Wednesday, February 25, 2015

The Invisible Ray (1936)

The Invisible Ray (1936) was a science fiction/horror film starring Boris Karloff (credited as "KARLOFF") and Béla Lugosi. After The Raven (1935) with its themes of torture, disfigurement, and grisly revenge had performed poorly at the box office and had indirectly led to an alleged ban of
horror films in Great Britain, Universal Studios opted for a more science-fiction themed plot for The Invisible Ray (1936).
In this film it is science not the supernatural that is the source of the terror. When a scientist Dr. Janos Rukh, played by Karloff, is exposed to a rare element called Radium X, he becomes a luminescent murderous fiend. The storyline is great if one can overlook the really bad science. As Karloff’s character explains his discovery to his guest it becomes quite evident that science was not one of screenwriter John Colton's better subjects in high school.

The film's director, Lambert Hillyer, directed more than 160 films between 1917 and 1949. He also wrote 54 films and is noted for directing Dracula’s Daughter (1936) and the 1943 Batman 15-chapter serial. His mother was silent film actress Lydia Knott, who was known for appearing in A Woman of Paris: A Drama of Fate (1923), The Little Diplomat (1919) and The Hushed Hour (1919).

The scene where Karloff is lowered into the pit containing the Radium X meteor was later reused in the  Universal serial, The Phantom Creeps (1939) , starring Bela Lugosi.  Making Karloff essentially a stunt double for Lugosi, since in the sequence in The Phantom Creeps (1939) it was Lugosi’s character that is lowered into the pit. Many of the sets and sound effects were later used in the Flash Gordon movie serials. The church, in which Frank Lawton and Frances Drake get married, though called the "Church of the Six Saints" in the film, is actually the set of Notre-Dame Cathedral from The Hunchback of Notre-Dame (1923).
During an interview, Frances Drake who played Diane Rukh (Karloff’s wife) in the film, told author Gordon B. Shriver:
  "Boris was a very intelligent, rather serious man, and a very effective actor. During the making-of The Invisible Ray, he was interested in establishing the Screen Actors Guild. Very pleasant to work with, no temperament on the set, and seemed to get on well with Bela Lugosi. In fact, the whole picture went very smoothly. We had an extremely efficient cast and director. I think that if Boris had not become an actor, he might have gone into politics, and he would have done well with his good voice and beautiful eyes."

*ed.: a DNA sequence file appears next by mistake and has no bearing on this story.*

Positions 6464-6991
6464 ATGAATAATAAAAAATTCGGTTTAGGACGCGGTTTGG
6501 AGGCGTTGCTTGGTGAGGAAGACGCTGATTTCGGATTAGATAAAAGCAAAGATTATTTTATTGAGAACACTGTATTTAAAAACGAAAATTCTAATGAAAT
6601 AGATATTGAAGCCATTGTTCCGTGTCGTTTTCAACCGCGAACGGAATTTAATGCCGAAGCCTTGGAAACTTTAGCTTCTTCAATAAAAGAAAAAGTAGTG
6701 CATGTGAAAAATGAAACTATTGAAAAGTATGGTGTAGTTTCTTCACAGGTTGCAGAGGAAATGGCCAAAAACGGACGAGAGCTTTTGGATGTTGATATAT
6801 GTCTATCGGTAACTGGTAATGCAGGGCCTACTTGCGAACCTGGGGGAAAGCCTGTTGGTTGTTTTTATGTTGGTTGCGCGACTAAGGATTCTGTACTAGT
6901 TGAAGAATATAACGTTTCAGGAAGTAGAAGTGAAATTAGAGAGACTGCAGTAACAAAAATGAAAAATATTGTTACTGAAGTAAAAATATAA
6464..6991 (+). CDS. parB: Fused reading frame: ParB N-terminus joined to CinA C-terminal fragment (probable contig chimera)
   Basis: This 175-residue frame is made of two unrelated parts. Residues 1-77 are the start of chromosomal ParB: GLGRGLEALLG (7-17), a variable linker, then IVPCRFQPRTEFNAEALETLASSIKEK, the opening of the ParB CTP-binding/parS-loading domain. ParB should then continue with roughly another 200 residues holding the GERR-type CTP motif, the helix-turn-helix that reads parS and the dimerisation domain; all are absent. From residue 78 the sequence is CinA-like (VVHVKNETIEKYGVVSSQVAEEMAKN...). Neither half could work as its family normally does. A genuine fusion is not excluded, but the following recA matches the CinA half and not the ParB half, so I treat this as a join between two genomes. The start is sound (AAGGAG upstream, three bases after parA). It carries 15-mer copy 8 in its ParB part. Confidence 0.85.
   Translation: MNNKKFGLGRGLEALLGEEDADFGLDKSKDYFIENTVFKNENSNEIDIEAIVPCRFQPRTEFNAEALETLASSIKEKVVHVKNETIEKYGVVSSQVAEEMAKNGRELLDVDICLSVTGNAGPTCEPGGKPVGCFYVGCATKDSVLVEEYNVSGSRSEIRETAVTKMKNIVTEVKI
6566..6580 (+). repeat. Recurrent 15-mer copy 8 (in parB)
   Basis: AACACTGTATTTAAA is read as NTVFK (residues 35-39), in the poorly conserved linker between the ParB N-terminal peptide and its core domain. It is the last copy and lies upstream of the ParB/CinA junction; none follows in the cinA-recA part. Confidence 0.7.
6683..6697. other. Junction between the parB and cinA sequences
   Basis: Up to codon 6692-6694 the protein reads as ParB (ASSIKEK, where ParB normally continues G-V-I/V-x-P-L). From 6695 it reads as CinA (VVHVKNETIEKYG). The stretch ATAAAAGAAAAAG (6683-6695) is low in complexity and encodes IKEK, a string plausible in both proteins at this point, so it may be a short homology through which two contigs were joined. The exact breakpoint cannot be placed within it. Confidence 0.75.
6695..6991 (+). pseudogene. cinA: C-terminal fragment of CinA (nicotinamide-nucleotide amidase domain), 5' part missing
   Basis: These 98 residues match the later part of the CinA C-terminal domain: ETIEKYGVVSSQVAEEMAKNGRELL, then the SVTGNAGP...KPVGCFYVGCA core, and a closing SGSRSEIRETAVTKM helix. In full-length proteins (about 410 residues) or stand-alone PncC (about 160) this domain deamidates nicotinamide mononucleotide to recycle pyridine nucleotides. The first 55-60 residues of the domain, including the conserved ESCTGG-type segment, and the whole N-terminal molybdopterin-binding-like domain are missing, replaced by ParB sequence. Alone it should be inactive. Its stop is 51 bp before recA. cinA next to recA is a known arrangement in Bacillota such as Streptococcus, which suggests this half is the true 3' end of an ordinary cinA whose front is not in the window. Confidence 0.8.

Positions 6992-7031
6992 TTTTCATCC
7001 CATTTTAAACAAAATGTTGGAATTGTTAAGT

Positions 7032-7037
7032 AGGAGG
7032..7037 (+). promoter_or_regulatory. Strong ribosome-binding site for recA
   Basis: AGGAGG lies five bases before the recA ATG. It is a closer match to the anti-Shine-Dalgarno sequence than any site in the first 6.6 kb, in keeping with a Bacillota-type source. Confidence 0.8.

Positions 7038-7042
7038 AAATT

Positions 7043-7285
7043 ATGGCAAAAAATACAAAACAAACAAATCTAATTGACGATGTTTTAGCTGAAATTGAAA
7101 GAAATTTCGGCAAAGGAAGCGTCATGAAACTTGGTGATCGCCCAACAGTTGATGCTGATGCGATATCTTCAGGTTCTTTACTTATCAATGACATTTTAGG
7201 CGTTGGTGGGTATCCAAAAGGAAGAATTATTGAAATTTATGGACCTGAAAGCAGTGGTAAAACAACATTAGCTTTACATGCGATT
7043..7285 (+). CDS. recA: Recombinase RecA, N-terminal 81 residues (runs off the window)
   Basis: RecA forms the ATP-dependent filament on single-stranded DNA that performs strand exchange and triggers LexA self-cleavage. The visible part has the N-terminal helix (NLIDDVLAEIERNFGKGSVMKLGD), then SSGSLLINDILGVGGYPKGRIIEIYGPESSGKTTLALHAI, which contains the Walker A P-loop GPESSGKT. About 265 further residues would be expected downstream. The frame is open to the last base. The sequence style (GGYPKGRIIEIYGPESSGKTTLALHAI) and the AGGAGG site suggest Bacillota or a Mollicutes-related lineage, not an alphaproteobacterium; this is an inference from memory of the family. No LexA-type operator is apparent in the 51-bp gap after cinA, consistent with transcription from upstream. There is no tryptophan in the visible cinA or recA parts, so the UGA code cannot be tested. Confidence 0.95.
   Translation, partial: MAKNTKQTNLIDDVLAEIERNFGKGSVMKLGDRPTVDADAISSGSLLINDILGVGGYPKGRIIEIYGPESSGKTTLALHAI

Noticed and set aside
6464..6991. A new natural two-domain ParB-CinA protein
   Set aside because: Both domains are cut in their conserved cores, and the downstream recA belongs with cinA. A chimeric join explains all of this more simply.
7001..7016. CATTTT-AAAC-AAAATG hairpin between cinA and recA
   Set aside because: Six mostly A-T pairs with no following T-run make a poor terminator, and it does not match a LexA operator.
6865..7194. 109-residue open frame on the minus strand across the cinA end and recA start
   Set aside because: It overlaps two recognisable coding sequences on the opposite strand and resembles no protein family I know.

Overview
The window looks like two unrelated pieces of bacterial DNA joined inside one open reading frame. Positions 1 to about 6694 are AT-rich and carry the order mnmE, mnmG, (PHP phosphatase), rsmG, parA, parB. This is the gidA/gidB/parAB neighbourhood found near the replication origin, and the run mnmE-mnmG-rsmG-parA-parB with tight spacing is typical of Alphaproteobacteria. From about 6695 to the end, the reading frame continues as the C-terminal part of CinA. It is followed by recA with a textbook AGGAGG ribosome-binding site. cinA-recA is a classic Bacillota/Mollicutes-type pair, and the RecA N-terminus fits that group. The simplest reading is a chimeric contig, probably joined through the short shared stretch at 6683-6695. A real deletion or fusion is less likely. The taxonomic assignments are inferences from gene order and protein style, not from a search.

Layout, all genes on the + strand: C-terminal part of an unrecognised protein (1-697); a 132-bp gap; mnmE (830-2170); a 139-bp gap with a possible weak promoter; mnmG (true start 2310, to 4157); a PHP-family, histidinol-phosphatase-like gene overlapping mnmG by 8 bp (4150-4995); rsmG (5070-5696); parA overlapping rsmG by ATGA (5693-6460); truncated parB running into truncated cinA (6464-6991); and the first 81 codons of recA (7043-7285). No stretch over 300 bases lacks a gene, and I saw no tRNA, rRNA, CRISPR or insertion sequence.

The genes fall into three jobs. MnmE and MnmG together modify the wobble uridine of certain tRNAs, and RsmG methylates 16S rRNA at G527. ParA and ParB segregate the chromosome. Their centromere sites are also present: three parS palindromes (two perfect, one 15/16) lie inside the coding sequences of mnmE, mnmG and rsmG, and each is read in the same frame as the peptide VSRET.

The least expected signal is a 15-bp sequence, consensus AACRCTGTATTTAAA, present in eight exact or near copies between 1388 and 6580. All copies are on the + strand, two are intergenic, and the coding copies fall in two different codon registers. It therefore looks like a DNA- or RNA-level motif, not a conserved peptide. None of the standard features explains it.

Along with Karloff, Lugosi, and Drake the cast featured a well-known troupe of actors including:
Frank Lawton (Ronald Drake) who is best-known for his title role in the MGM film, David Copperfield (1934) also is noted for portraying J. Bruce Ismay in A Night to Remember (1958).
Walter Kingsford (Sir Francis Stevens) who was known for portraying authorian figures, such as noblemen, heads of states, doctors, police inspectors and lawyers. He was a prolific television actor during the mid-1950s. He had a recurring role as Dr. P. Walter Carew in the popular Dr. Kildare (and Dr. Gillespie) film series.
Beulah Bondi (Lady Arabella Stevens) has the distinction of playing James Stewart’s mother in four separate films: Of Human Hearts (1938), Vivacious Lady (1938) Mr. Smith Goes to Washington (1939) and It's a Wonderful Life (1946).
Frank Reicher (Professor Meiklejohn) an actor, director, and producer, he appeared in King Kong (1933) and The Son of Kong (1933) as Captain Englehorn. His last Hollywood role was in the very first theatrical Superman movie, Superman and The Mole Men (1951).

No comments:

Post a Comment